Any reader can carry thousands of books, and have near immediate access to millions, with nothing larger than a tablet (or smartphone).  The Library of the World (dwarfing that of Alexandria) is everywhere in every "commoners" pocket (my pocket, for instance).   Combined with the numerous resources online like Wikipedia, dictionaries, and the "searchable web" of Google/Bing etc, the Cloud is a fog that is everywhere.  In addition to the atmosphere surrounding us, we now have the datasphere, of which books are to be an integral part.  This is nothing short of a seismic cultural and intellectual shift.
3.  The production and distribution of books is transformed
Once, authors depended on large capital equipment that was not generally accessible without significant resources: printing presses and physical distribution channels.  Like the "scribe cultures", last century's publishing world developed an ecosystem to support the synthesis of trees, machines, authors, and readers.  
But the ebook revolution suddenly transforms the entire ecosystem. Large capital equipment is still required: but they are now the enormous servers, connecting cables, and endpoint devices creating the computing resources of the Internet.  However, like the transportation system, the bulk of those costs has been absorbed by either the public or the private sector, and individual users do not pay, or pay a small set of fees, to gain access to this infrastructure.  The system is distributed in its nature.
Books can be created, edited, formatted, and decorated with specialized software for typography, graphics, advertising and sales. More and more, freelance agents and editors offer outsourcing (more fees, but some authors choose that route to retain more control).  
Printing presses are becoming less relevant in an ebook world. You can format and upload a book for nothing in minutes, and have it available for sale all over the world. If you desire a hardcopy, POD (print on demand) services allow individual authors the platform to produce physical books. 
Book pricing rules are suddenly up in the air.  When the costs for a book do not include the paper, printing presses, transportation, storage, and labor associated with those aspects, a $4 book can make money (if a new business model is implemented, and if an audience can be found to buy it).  The Walmart strategy for book pricing becomes attractive, and there is a rush of authors and small presses experimenting with it.  If you can triple your sales by halving the price, why sell a book for $10? You could make more money and spread the book farther with cheaper prices.
Many authors, even within this first two years of the ebook explosion, are exploring these new and diverse options now available, signing with Amazon as a publisher or self-publishing: thriller writers Barry Eisler and Joe Konrath, Amanda Hocking (1.5 million books sold), Kerry Wilkinson (>250,000 books sold), Darcie Chan (>500,000 books sold) and more than 150 authors who have sold over 50,000 books each, and the list grows longer every month.  That there is a metamorphosis in the modern art of writing is there for all to see in black and white, not  Fifty Shades of Grey.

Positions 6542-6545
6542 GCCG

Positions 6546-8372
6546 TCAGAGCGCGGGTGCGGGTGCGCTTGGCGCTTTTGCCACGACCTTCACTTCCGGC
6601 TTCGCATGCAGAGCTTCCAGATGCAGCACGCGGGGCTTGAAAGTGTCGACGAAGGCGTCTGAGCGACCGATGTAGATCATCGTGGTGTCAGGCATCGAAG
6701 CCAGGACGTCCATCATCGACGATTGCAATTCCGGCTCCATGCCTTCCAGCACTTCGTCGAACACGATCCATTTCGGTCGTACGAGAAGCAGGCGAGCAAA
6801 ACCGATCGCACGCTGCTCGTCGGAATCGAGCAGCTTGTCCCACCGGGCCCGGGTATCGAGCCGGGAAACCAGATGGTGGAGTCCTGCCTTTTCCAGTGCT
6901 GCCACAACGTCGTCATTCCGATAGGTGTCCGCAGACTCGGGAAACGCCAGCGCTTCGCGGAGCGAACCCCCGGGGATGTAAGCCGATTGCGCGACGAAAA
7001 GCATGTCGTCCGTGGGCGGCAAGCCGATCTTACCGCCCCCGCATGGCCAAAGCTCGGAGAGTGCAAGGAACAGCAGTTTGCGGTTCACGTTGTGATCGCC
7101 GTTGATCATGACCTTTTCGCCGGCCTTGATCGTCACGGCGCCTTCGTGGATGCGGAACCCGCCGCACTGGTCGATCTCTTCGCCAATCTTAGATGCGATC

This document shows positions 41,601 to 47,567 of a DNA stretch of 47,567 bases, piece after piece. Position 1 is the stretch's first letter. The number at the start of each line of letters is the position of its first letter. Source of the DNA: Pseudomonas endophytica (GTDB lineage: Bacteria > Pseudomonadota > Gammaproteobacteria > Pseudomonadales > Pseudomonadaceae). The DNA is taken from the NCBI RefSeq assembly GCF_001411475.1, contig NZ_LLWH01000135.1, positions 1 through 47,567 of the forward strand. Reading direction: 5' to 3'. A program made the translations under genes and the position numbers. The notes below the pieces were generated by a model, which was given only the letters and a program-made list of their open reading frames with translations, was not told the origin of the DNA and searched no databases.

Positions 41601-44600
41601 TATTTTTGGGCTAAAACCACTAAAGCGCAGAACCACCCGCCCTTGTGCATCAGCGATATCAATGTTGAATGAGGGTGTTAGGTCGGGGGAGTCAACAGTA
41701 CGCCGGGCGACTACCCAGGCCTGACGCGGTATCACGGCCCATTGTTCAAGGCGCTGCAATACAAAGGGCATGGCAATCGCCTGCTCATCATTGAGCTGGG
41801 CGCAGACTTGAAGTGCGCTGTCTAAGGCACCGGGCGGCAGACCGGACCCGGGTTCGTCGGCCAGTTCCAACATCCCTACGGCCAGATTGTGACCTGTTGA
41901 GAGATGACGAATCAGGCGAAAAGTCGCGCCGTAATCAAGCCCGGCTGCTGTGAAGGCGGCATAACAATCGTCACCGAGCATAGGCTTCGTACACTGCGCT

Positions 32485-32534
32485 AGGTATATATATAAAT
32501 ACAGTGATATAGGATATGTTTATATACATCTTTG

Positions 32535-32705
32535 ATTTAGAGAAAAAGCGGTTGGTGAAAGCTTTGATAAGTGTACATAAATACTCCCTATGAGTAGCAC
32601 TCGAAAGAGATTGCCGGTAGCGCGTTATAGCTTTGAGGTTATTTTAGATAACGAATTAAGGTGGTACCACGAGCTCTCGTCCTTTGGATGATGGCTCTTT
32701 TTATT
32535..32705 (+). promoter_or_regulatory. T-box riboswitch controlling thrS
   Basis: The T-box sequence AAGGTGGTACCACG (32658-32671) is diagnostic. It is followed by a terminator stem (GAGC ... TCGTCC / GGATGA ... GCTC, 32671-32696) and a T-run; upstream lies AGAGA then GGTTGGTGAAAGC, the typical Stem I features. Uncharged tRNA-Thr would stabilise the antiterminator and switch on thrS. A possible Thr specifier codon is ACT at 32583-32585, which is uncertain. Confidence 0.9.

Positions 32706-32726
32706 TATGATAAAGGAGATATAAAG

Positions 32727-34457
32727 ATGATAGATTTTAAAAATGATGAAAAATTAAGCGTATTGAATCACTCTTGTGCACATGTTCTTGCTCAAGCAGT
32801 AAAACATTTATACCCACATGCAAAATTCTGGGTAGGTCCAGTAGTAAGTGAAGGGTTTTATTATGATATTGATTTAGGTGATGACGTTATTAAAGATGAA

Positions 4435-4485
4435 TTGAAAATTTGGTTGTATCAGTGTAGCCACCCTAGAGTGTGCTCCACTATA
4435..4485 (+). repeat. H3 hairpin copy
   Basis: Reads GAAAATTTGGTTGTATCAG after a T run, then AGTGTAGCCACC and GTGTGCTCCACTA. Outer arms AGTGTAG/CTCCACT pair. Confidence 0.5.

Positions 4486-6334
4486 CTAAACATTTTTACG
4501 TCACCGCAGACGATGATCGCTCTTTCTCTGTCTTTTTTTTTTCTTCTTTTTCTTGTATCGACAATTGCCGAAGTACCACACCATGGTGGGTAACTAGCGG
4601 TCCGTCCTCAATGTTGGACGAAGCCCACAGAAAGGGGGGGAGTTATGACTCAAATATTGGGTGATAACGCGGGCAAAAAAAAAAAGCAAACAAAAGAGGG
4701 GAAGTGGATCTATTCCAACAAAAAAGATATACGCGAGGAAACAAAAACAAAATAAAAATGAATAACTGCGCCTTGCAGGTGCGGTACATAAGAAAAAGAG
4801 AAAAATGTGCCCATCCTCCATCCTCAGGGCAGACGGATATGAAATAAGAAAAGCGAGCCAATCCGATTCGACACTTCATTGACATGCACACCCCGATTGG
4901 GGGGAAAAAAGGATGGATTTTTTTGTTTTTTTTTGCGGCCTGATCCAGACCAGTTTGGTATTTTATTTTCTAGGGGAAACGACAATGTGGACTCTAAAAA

What will happen to the "traditional" system of publishing?   The truth is that nobody knows.  There are a lot of good things in this model: under one roof, one has editors (structural and detailed), typographers, artists, publicists, sales specialists (for physical distribution), and marketing gurus. There is not only a quality filter, there is material refinement. There are many in publishing who have devoted their lives to finding and nurturing good talent. But it is unclear what the new business models will be, and I believe that the next 5-10 years will see a lot of experimentation and change.
Surfing the Wave
Many in publishing (authors, readers, publishers, agents) are becoming increasingly polarized.  Many in the industry are feeling disenfranchised. This is unfortunate, because the best way out is not to dig in and fight, but to work together.  Things are going to change drastically, and it is in the interests of everyone to not get in the way of that change, but to shape it, embrace it, and sail with the new momentum that it will generate.
The line it is drawn the curse it is cast.
The slow one now will later be fast, as the present now will later be past.
The order is rapidly fadin'.
And the first one now will later be last, for the times they are a-changin'.
- Bob Dylan